SC orders Government to release pension to freedom fighter’s widow

New Delhi: The Apex Court directed the Center to release Chellamma Palani’s pension within a month.

Chellamma Palani is a widow of a freedom fighter from Kerala, Kunjan Palani.

SC bench of Justices A.K. Sikri and Ashok Bhushan dismissed an appeal of the central government against a judgment of the Kerala high court last year directing the Centre to pay a pension to the widow of a freedom fighter from the state, Kunjan Palani.

The Supreme Court directed the government to release her pension within a month. While as many as nine advocates, including additional solicitor general Pinky Anand, appeared for the appellant, the Union of India, none appeared as counsel for the respondents, the state of Kerala and the widow, Chellamma Palani.

A division bench of the Kerala high court, comprising then Chief Justice Mohan M. Shantanagoudar (now a judge in the Supreme Court) and Justice N. Sathish Ninan, had on October 7 last year described the Centre’s grounds of appeal against the single judge’s direction to release the pension as “frivolous”.

Kunjan had participated in the Punnapra-Vayalar struggle, which was declared part of the freedom struggle by the government.

He was a receiving a pension under the Kerala Freedom Fighters’ Pension Scheme. He passed away on April 15, 1996. Thereafter, Chellamma submitted an application on April 23, 1998, claiming dependent pension under the Swatantrata Sainik Samman Pension Scheme, 1980. Kunjan had been imprisoned for two years in a case connected with the Punnapra-Vayalar struggle, which lasted from October 24, 1949 to October 22, 1951.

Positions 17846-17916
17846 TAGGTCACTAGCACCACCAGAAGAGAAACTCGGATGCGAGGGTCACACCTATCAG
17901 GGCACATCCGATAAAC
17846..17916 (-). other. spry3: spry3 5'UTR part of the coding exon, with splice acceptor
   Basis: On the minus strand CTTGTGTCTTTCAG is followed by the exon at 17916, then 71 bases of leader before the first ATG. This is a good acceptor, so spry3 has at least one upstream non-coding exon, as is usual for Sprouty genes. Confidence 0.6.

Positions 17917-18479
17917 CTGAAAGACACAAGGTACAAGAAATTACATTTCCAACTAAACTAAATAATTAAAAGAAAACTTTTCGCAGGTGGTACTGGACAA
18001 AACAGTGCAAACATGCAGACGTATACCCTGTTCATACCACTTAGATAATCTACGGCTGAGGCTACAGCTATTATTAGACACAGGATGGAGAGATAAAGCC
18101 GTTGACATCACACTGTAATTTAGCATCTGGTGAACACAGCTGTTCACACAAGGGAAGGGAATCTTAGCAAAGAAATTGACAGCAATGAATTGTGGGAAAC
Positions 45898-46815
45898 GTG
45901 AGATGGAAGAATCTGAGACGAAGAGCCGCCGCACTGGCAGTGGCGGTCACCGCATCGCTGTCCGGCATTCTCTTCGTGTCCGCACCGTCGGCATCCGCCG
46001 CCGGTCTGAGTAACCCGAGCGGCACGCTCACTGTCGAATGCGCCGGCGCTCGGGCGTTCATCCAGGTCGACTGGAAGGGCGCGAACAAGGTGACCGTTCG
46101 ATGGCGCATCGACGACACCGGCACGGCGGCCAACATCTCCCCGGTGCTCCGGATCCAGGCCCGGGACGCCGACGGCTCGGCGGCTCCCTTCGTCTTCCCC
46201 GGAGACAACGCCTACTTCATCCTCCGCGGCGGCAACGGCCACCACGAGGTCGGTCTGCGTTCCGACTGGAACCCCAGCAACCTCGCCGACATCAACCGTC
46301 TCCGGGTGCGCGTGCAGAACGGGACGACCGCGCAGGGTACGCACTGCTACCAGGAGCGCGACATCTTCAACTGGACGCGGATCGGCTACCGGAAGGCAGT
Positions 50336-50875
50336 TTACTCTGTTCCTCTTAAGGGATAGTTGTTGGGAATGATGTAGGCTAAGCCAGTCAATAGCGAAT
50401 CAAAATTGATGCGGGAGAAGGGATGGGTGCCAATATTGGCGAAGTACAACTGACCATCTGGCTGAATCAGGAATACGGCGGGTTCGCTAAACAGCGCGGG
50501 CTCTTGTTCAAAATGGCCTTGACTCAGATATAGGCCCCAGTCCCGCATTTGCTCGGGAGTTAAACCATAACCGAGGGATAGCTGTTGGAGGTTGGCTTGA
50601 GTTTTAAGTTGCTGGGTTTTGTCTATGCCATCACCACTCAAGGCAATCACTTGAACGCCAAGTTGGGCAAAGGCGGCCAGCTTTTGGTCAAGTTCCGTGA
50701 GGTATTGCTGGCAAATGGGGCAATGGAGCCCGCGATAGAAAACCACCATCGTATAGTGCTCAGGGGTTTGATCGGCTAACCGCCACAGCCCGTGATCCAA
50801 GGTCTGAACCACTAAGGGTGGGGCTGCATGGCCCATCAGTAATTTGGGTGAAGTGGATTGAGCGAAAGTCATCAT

Along with the claim application, Chellamma produced various certificates, including evidence to show that Kunjan had been receiving state pension. She has also produced an extract from convict register issued by the central prison along with the application.

Chellamma’s application was kept pending till May 12, 2008, when the central government rejected it. She first challenged it before a single-judge bench in the high court, which allowed her writ petition on July 9, 2015.

The Centre then filed a review petition in the high court, saying there was fresh ground for dismissal as she is not entitled to a pension in view of the new pension guidelines announced on August 6, 2014, after the Narendra Modi government came to power. The judge considered this and then rejected the review petition on May 13, 2016. The high court’s division bench also dismissed the Centre’s appeal against the single judge on the grounds that the new guidelines framed by the Modi government were not applicable to Chellamma, as she had filed her application way back in 1998. “The new guidelines cannot have retrospective effect,” the bench held in its order. Clause 1.5 of the new guidelines for disbursement of pensions by the Union of India reads: “No pension shall be sanctio

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